Posts tagged with "bronzeville":

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Chicago moves forward with lakefront 41st Street bridge project

After multiple delays, the City of Chicago is set to move forward with the construction of a new pedestrian bridge over lake shore drive. The 41st Street bridge would connect the Oakland and Bronzeville neighborhoods to the lake over multiple railroad tracks and eight lanes of high-speed traffic. The project, which was initially announced to begin last fall, is part of Mayor Rahm Emanuel’s plan to build multiple Lake Shore Drive pedestrian crossings on the city’s South Side. The new bridge will join a recently completed suspension bridge at 35th Street. In the original announcement of the bridge, a second “twin” bridge was also announced for 43rd street. Aurora, Illinois–based Cordogan, Clark & Associates is responsible for the design of both bridges; the firm's proposal won the “Bridge the Drive” competition in 2004. The bridges will be double-curved mono-truss structures that will echo the curves of the walkways in Burnham Park, where they will land. The building of the bridge highlights the tension between the City of Chicago and the State of Illinois as portion of the money will be coming from the state. Earlier this month plans to move forward with the bridge were delayed due to the state’s refusal to contribute an extra $2 million to the project. Since the initial proposal and budget, the project has seen a sharp rise in estimated cost. Early estimates by the city were 33% lower than the current estimate of around $34 million. Transportation Commissioner Rebekah Scheinfeld told the Chicago Tribune that the city would seek “alternative sources” to fill the funding gap. Currently, a large portion of the money will come from federal and state grants, with the remainder coming from the federal Surface Transportation Program. The F.H. Paschen construction company, who has worked on other projects for the city, was the low bidder at around $29 million. Once a contract with them is reached, the project is expected to begin in late spring.
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Five gathering spaces announced for Chicago’s lakefront

Chicago Mayor Rahm Emanuel, the Chicago Park District ,and the Field Museum of Natural History have revealed five designs that will be implemented along a stretch of South Side lakefront as part of the Field Museum’s “Roots and Routes” initiative. The five “gathering spaces” were the result of an RFP issued by the Park District and the Field Museum to artist and community organizations. Located in the 100-acre ribbon of The Burnham Wildlife Corridor (BWC), the spaces will be integrated into a series of paths which will connect neighboring communities to Lake Michigan through the largest stretch of natural landscape along Chicago’s lakefront. “These gathering spaces along the south lakefront are part of our effort to give children and residents in every neighborhood the opportunity to learn about nature and to enjoy and experience nature right in their own backyard,” said Mayor Rahm Emanuel. “These unique gathering spaces will add to the vibrancy of Chicago’s south lakefront while helping to inspire the next generation to preserve and protect Chicago’s natural wonders.” The BWC extends from the McCormick Bird Sanctuary, just south of the McCormick Place convention center to the Burnham Sanctuary near 49th Street. “The objective of the Burnham Wildlife Corridor is to create healthy, vibrant and native habitat for migratory birds and other wildlife; and to meaningfully connect visitors, especially those from neighboring communities, to a revitalized public green space in ways that inspire exploration, enjoyment, and stewardship of the area,” said Chicago Park District Superintendent and CEO Mike Kelly. “We are pleased to partner with these organizations to create spaces where community members can gather and take advantage of nature in this bustling city.” The teams involved with the projects include local artists and community organizations, with ties to the Bronzeville, Chinatown, and Pilsen neighborhoods. The organizations include the Chinese-American Museum of Chicago, Bronzeville Community Development Partnership, the South Side Community Art Center, and Pilsen-based Contratiempo and Casa Michoacán. The gathering spaces are also one part of the Mayor’s "Building on Burnham" initiative, a comprehensive plan to invest in the Lakefront, the Chicago River, and recreational areas in neighborhoods throughout city.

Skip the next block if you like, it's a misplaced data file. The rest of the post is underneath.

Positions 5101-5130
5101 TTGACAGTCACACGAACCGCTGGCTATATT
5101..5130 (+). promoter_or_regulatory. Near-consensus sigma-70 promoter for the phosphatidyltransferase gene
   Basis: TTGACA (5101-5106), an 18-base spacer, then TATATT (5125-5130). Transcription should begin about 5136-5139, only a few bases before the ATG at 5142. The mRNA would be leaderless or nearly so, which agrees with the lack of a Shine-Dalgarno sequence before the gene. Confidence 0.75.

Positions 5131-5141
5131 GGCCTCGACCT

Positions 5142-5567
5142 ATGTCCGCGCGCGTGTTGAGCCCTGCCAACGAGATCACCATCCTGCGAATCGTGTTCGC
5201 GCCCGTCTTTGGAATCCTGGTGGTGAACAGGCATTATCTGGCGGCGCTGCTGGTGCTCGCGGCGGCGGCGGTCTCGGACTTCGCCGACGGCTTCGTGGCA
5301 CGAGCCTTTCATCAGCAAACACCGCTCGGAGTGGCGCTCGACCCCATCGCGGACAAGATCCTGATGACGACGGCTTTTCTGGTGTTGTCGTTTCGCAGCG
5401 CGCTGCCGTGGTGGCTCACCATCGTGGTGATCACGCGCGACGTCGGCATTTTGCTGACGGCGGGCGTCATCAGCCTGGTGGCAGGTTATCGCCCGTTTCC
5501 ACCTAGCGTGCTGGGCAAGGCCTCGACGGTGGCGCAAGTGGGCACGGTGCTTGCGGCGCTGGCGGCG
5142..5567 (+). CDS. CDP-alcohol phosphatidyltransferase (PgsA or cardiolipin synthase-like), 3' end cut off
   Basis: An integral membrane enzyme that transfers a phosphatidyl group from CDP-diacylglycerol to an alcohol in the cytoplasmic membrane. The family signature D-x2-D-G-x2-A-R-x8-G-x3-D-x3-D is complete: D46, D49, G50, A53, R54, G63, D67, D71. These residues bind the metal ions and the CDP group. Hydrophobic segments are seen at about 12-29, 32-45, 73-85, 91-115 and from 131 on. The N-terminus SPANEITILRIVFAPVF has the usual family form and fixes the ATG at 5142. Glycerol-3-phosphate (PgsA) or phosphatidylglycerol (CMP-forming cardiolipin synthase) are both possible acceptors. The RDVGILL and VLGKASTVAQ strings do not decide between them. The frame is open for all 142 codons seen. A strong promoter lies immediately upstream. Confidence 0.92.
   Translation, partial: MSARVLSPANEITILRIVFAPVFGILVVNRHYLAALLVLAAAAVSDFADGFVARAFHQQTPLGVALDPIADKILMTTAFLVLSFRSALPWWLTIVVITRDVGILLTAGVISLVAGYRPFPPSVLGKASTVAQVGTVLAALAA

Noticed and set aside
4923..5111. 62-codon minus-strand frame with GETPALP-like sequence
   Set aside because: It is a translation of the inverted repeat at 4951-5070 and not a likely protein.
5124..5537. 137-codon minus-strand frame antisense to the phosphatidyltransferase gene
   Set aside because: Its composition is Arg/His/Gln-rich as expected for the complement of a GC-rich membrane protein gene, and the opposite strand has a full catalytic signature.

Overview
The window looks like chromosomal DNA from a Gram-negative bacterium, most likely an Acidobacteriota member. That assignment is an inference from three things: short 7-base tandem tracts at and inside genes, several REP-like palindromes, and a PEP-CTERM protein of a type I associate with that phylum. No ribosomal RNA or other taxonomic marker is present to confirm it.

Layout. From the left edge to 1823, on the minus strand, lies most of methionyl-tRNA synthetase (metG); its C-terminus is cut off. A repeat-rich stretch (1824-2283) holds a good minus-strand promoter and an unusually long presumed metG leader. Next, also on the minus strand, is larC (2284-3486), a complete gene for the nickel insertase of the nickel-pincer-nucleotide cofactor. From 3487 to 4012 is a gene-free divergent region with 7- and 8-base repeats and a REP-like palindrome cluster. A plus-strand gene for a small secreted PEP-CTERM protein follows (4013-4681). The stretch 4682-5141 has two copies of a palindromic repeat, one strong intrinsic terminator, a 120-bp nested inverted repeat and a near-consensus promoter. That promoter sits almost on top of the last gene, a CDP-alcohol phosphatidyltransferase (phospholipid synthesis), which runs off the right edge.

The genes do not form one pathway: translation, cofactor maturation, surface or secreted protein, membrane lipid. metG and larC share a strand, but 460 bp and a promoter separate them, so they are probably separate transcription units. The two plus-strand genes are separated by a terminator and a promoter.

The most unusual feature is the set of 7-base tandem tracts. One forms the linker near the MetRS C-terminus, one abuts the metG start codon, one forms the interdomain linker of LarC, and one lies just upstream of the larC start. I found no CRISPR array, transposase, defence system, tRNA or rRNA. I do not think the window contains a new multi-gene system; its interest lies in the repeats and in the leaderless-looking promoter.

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Crumbling temples, South Side landmarks, neon signs top list of Chicago’s “most threatened” buildings

Preservation Chicago Wednesday named the seven Chicago structures on their annual list of the city's most threatened historic buildings, calling attention to vacant or blighted buildings from Englewood to Uptown that include a crumbling masonic temple, defunct factories, and even a South Side city landmark. 1. South Side Masonic Temple, 6400 S. Green Street

Architect Clarence Hatzfield's 1921 temple was built in a very different Englewood than today's. At the time, the South Side neighborhood was home to the second busiest commercial corridor in the city after downtown. Vacant for decades, the classically detailed building has an outstanding demolition permit.